South Korea begins US military drills


SEOUL: South Korea launched a military drill on Monday with the United States (US) against a simulated North Korean invasion, even as a recent easing of tensions between Seoul and Pyongyang gathered momentum.

Although the annual Ulchi Freedom Guardian drill is largely played out on computers, it involves more than 80,000 South Korean and US troops and has repeatedly been condemned by Pyongyang as a provocative war rehearsal.

This year, however, the criticism from the North has been relatively muted as both Koreas have focused on reopening a joint industrial zone that was closed in April at the height of a surge in military tensions on the divided peninsula.

After seven rounds of negotiations, the two rivals agreed last week on a framework for resuming operations at the Kaesong zone, which is an important hard currency earner for the impoverished North.

Building on that breakthrough, South Korean President Park Geun-Hye urged Pyongyang to “open its heart” and resume reunions—suspended three years ago—for families separated since the 1950-53 war.

The sudden flurry of proposals and positive responses come just three months after the two Koreas found themselves on a virtual war footing with the North hurling threats of pre-emptive nuclear strikes.

The crisis in April and May was triggered by the North’s third nuclear test in February and fanned by a series of large-scale South Korea-US military exercises.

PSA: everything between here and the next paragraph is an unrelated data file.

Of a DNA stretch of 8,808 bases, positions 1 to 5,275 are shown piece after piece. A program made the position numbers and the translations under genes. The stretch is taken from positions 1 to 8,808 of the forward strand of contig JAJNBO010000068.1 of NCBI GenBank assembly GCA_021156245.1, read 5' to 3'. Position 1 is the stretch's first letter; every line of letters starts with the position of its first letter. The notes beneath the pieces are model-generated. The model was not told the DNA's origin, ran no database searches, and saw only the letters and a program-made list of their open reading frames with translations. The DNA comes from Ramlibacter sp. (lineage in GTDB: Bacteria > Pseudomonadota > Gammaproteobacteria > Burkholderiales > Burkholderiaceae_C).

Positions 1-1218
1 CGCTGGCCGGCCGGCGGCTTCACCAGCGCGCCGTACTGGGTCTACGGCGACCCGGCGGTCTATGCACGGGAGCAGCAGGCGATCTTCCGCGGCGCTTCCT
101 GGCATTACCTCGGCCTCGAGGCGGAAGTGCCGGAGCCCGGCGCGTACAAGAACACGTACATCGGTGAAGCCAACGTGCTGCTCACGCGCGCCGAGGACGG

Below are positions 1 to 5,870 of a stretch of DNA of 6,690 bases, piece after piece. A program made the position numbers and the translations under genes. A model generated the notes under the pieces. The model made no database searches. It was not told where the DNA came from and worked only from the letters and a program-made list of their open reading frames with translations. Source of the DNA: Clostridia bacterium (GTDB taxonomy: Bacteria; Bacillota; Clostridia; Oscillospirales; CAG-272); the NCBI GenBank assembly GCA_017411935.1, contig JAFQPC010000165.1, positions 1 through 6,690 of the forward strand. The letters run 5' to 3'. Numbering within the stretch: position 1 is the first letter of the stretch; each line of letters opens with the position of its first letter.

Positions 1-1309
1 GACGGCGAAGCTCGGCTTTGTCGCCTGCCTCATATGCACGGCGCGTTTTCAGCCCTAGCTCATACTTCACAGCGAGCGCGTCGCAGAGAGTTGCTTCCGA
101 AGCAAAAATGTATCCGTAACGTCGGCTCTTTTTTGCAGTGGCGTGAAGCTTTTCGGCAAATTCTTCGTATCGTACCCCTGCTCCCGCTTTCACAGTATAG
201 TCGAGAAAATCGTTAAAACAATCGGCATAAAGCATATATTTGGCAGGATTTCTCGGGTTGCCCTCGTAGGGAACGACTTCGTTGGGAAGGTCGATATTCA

Monday’s defensive 10-day joint drill is relatively low key, with participating troops largely confined to barracks and no high-visibility land, sea or air manoeuvres.

Last month, the North’s ruling-party newspaper Rodong Sinmun had warned that going ahead with the exercise could bring the peninsula “to the brink of war.”

But since then it has said little and there has been no repeat of the bellicose rhetoric that was thrown at joint drills earlier this year.

Presiding over a meeting of her National Security Council, President Park stressed that Seoul could never afford to let its guard down.

“No matter how peaceful things are, a crisis would come if we forget about war,” her spokeswoman quoted Park as saying.

“It is very important to ensure firm security preparedness in any circumstances,” Park said.



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